Once coated with protective layer 130, photomask 110 may then be cleaned, inspected, and shipped to a customer for use in fabricating integrated circuits, for example. Alternatively, one or more additional, optional steps may be performed in the fabrication process. For instance, depending on factors such as the conformality of protective coating 130 and the sizes of the features in the mask pattern, dimples may have formed in protective coating 130, as depicted in FIG. 5G. In such cases, it may be desirable to smooth or planarize the surface of protective coating 130, as shown in FIG. 5H and in block 218 of FIG. 6. For instance, chemical mechanical polishing (CMP) may be used to produce a flat or substantially flat surface on protective layer 130.
As depicted at block 220 of FIG. 6 and in FIG. 5I, it may also be desirable to apply an antireflective (AR) coating 132 onto protective layer 130 to increase the percentage of EMR transmitted through protective layer 130. In the example embodiments, magnesium fluoride (MgF2) is used as AR coating 132, but other materials (e.g., aluminum fluoride (AlF3)) may be used in alternative embodiments.
In addition, as shown in block 222 of FIG. 6 and in FIG. 5J, the manufacturer may attach a pellicle to the photomask before shipping the photomask to the customer. The pellicle may include a pellicle membrane 134 that is suspended a certain distance above protective layer 130 and AR layer 132 by a pellicle frame, so that if any dirt (e.g., dust particles) sticks to pellicle membrane 134, those particles will be out of focus with respect to the image that the photomask produces on an object substrate when the photomask is transilluminated. Pellicle membrane 134 may also provide additional protection against pattern damage.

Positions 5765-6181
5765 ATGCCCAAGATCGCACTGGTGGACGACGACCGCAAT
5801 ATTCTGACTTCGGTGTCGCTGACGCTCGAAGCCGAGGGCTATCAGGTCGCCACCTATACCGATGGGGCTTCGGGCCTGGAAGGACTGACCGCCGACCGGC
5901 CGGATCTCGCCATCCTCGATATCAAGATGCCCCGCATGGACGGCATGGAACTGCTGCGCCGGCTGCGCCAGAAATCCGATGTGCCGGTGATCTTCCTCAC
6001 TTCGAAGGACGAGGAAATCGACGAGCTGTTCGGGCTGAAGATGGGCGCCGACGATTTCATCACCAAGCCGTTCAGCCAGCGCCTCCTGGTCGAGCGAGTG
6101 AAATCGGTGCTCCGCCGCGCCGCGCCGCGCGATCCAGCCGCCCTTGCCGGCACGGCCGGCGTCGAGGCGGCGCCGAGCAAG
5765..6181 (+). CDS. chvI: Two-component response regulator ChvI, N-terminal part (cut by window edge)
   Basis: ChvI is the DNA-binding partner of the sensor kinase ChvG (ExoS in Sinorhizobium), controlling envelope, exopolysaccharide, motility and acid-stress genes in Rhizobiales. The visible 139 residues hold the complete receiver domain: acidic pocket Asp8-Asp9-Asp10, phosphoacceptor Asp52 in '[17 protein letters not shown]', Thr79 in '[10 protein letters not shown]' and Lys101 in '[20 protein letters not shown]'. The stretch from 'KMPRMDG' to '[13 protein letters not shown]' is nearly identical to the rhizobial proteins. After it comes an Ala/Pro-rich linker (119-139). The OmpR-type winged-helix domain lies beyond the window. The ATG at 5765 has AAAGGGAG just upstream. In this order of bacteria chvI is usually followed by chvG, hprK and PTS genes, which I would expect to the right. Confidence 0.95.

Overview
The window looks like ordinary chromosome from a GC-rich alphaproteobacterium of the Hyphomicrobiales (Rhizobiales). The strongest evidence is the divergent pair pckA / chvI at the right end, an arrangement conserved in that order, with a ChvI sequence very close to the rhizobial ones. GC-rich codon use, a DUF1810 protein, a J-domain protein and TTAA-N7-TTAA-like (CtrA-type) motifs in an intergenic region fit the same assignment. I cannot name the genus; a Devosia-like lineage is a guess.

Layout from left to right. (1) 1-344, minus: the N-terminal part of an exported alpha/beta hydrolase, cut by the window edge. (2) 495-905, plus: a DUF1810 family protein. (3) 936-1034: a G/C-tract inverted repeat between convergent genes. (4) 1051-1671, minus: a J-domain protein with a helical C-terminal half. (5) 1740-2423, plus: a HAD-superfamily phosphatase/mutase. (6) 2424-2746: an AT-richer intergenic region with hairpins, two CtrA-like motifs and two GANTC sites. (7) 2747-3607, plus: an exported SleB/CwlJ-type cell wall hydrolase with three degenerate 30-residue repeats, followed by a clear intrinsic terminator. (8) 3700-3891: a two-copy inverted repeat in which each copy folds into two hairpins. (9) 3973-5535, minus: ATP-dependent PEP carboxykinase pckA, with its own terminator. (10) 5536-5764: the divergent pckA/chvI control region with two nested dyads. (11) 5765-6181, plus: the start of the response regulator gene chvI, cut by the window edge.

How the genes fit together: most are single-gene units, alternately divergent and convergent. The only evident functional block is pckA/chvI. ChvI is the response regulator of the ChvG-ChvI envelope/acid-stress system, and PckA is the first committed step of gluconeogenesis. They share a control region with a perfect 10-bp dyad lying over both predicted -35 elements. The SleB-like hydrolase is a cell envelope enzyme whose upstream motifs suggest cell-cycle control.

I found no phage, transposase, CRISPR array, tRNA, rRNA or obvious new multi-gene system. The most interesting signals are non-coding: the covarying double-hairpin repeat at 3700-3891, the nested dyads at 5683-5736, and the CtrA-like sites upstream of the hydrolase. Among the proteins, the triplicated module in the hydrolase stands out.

For some applications, transparent substrate 112 may be approximately 6.35 millimeters (mm) thick, chrome 114 may be approximately 100 nm thick, protective layer 130 may be approximately 200 nm thick, and AR coating 132 may be approximately 45 nm deep. Also, pellicle membrane 134 may be suspended approximately 7 mm above the surface of chrome 114. The exact thickness and heights of the various components, including trench 116 and AR layer 120 will depend on the optical properties of the materials used. Furthermore, different measurements may be used for many or all of those components in alternative embodiments.
Although various example embodiments of the invention have been described in detail, it should be understood that various changes and substitutions can be made without departing from the spirit and scope of the invention. For example, the additional layers may be provided on the photomask. Also, additional operations for creating trenches in the mask may include stripping and re-coating the mask with photoresist, writing or imaging the new photoresist, and developing the photoresist to expose the areas of transparent substrate 112 to be trenched. Myriad additional variations will be apparent to those of ordinary skill in the art. It should therefore be understood that the invention is not limited to the illustrated embodiments, but is defined by the appended claims.